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Title: The photophysical properties of 2-aminopurine and its application as a probe of DNA-protein interactions
Author: Neely, Robert K.
Awarding Body: University of Edinburgh
Current Institution: University of Edinburgh
Date of Award: 2005
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Steady-state and time-resolved fluorescence spectroscopies have been used to investigate the photophysical properties of the fluorescent DNA base analogue, 2-aminopurine (2AP). For the first time, the fluorescence decay of 2AP is shown to be biexponential. In aqueous solution, 2AP has lifetimes of 11.0ns and 13.5ns, which are shown to decrease in less polar solvents. These two lifetimes are attributed to the N7-H and N9-H tautomers of 2AP. The fluorescence responses of ten 2AP labelled DNA duplexes have been recorded. The decays are fitted by four discrete components and all are dominated by a ~100ps component, which is consistent with efficient quenching of the 2AP by electron transfer from guanine. The fluorescence response of 2AP within the duplexes is sensitive to both the nature of the bases in its immediate vicinity and the extended nucleotide sequence. 2AP labelled DNA has been used as a probe of base flipping by the M.HhaI methyltransferase enzyme. The DNA was labelled such that duplexes with the 2AP adjacent to, opposite and at the target site for base flipping have been studied. Duplexes with the 2AP outside of the M.Hhal recognition sequence have also been investigated. When 2AP is the target base for flipping its fluorescence decay shows a significant response to enzyme binding. It is shown that this change in photophysical behaviour can be used as a definitive indicator of the base flipping mechanism. A similar response is also shown for the M.TaqI base flipping enzyme. Placing the 2AP at positions adjacent to and opposite the target base for flipping demonstrate the amazing selectivity, of HhaI for its target base and demonstrate the effectiveness of the enzyme’s stabilisation of the DNA duplex during base flipping.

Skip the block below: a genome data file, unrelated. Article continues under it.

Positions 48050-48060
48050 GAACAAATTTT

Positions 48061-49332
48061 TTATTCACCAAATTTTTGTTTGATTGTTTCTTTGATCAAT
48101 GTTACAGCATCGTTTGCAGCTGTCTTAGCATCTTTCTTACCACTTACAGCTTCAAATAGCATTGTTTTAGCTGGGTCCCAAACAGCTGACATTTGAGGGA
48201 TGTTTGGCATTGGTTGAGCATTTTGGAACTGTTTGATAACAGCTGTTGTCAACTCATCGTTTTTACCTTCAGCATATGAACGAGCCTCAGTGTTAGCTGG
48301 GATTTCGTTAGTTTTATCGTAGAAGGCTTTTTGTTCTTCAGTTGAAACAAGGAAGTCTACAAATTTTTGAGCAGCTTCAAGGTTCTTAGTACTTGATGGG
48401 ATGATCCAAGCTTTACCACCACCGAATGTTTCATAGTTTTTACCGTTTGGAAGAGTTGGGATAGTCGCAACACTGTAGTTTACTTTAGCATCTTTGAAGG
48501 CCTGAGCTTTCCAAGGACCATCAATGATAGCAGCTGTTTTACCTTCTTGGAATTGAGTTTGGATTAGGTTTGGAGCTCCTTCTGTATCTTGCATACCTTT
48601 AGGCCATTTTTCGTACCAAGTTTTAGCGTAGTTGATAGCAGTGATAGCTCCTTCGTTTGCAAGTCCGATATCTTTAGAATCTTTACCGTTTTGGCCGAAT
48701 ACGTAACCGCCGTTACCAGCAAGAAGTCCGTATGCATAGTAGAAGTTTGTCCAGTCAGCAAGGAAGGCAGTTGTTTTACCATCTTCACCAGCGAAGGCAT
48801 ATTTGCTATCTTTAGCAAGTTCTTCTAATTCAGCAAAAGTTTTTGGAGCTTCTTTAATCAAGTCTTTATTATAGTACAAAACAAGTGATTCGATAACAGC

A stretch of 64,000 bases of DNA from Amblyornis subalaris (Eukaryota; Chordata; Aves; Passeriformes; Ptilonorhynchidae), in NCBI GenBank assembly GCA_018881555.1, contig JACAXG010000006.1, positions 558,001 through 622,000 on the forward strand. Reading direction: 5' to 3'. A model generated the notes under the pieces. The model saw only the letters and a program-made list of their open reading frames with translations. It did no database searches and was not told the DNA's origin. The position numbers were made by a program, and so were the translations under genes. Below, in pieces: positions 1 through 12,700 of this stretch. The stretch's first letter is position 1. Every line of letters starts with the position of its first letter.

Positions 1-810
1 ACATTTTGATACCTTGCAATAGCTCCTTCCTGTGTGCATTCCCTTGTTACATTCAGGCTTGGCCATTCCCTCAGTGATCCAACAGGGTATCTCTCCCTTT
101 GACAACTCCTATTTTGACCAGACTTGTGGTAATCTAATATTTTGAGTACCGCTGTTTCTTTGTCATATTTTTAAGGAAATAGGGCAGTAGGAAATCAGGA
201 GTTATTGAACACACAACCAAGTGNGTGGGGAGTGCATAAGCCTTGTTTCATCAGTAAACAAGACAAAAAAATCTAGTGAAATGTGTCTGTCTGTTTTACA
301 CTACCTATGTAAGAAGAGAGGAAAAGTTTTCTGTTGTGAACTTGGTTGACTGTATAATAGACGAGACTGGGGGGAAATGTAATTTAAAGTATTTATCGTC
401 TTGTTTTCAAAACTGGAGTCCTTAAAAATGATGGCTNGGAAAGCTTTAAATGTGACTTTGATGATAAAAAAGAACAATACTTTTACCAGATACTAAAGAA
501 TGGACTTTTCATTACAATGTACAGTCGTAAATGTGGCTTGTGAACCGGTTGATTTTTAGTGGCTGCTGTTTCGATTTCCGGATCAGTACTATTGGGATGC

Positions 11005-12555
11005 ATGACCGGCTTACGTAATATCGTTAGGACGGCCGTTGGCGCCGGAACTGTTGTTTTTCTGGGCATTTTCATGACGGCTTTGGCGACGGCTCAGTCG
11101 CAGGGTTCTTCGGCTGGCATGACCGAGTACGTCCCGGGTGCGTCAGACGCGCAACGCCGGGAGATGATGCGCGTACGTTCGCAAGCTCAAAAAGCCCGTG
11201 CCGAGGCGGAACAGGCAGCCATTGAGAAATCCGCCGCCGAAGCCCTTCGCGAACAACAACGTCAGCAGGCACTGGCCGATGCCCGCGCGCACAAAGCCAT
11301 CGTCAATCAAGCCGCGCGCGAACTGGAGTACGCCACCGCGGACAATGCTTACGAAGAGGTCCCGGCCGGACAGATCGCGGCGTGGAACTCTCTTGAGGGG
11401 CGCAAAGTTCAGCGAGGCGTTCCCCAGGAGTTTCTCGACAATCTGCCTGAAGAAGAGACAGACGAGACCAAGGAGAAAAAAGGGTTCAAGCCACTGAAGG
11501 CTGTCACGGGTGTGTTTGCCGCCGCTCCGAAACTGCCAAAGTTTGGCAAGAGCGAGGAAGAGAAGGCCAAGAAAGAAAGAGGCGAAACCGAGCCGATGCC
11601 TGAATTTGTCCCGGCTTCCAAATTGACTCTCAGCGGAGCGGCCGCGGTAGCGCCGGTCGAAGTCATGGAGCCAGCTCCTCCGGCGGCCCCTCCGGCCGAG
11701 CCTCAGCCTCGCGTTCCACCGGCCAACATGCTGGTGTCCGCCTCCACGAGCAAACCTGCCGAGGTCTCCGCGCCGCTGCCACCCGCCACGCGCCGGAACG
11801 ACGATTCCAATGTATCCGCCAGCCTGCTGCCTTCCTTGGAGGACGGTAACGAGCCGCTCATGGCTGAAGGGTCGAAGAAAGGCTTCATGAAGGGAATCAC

Supervisor: Not available Sponsor: Not available
Qualification Name: Thesis (Ph.D.) Qualification Level: Doctoral
EThOS ID:  DOI: Not available